One of the main early attractions, at Eagle Point in the 1940/50s was the Eagle Point Seine Salmon fishery. This traditional fishery, had been run for several generation of our family, from the ‘Salmon rock’, the big rock off the main beach.
A crew of four men, three in the seine boat and one on the rock, would wait, watching the water for a salmon to jump. The men in the boat, on seeing this, would row out, throw out a net in a semicircle formation, and row back to shore. The net, then would be pulled in and the catch sorted, boxed and made ready for collection later in the day.
In those days, a sustainable living was made from the fisheries, and the rivers teemed with fish. At least three generation of our family lived off the fisheries but that all stopped with the era of drift nets in the 1970’s. The drift net fishing boats decimated the breeding salmon stock in Bantry Bay, and a century old livelihood was no more. Even though we have not fished for decades, we maintain and pay rates to retain, out of tradition, the rights to our ‘fisheries’, even though not one Salmon has been fished since the last net was cast in the late 1970s.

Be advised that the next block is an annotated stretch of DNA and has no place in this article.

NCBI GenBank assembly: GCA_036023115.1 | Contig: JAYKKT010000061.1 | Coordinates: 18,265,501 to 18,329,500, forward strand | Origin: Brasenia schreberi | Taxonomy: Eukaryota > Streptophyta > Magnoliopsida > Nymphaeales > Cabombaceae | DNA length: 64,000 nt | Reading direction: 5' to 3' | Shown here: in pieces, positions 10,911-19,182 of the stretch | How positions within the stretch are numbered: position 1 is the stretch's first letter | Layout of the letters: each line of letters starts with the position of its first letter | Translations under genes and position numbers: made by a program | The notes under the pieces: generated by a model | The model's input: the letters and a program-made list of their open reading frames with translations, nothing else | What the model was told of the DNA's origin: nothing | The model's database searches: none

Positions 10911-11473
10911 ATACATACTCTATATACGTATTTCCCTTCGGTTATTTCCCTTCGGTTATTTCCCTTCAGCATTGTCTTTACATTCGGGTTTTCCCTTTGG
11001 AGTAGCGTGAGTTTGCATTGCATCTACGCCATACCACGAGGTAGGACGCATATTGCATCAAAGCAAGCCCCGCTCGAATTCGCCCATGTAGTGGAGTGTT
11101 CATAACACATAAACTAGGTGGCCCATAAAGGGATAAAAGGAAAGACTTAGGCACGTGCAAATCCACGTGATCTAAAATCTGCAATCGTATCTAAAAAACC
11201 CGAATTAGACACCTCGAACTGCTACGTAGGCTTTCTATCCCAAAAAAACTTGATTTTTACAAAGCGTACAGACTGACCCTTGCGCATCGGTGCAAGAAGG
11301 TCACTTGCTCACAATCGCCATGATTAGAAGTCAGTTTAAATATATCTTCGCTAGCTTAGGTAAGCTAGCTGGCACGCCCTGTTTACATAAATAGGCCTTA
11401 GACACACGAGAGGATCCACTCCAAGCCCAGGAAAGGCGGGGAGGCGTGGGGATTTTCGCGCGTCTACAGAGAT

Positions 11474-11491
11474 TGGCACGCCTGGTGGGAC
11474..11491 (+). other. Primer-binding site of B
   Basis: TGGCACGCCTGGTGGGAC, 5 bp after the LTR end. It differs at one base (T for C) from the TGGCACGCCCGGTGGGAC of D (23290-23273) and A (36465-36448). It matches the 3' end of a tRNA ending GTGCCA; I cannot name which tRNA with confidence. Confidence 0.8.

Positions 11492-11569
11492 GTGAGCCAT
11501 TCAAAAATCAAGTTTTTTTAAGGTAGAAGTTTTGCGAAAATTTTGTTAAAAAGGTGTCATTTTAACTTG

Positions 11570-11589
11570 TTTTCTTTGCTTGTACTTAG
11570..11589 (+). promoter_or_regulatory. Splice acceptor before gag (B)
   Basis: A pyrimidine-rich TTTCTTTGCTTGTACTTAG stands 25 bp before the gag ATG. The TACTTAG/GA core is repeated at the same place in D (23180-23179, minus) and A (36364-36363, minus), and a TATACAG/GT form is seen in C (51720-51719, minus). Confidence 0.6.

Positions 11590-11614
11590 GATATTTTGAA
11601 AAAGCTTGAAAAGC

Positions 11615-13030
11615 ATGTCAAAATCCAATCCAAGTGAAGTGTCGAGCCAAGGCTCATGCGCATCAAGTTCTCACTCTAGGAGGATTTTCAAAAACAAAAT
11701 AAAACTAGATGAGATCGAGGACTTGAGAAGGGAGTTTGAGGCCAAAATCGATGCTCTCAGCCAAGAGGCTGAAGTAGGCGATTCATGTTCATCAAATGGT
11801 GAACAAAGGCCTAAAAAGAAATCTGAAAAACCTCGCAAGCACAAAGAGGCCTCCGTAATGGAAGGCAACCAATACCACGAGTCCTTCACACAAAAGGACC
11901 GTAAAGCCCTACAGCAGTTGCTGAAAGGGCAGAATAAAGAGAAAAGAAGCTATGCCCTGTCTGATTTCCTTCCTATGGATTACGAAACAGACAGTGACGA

The traditional form of Seine fishing, as practised at Eagle Point was quite a spectacle and the Eagle Point fishery was well know in local Glengarriff and Bantry, which even back then were very popular holiday spots. The fishery brought people in, but the beauty of the place drew them back and people starting returning each year, with all kinds of menageries and shelters, from army tents to homemade caravans. The early visitors were mainly English but practically every nationality soon followed.
Eagle Point, probably became Eagle Point Camping when our father, Willie David Sullivan built the first Toilet block in late 40s/50s.
That early toilet block, the last physical remnant to Willie David, was unfortunately demolished by a huge tree in the hurricane Darwin Storms February 12th 2014.
Even though the origins of Eagle Point Camping, may have been an accident, rather than design, it has become and continues to be, for many, a home away from home.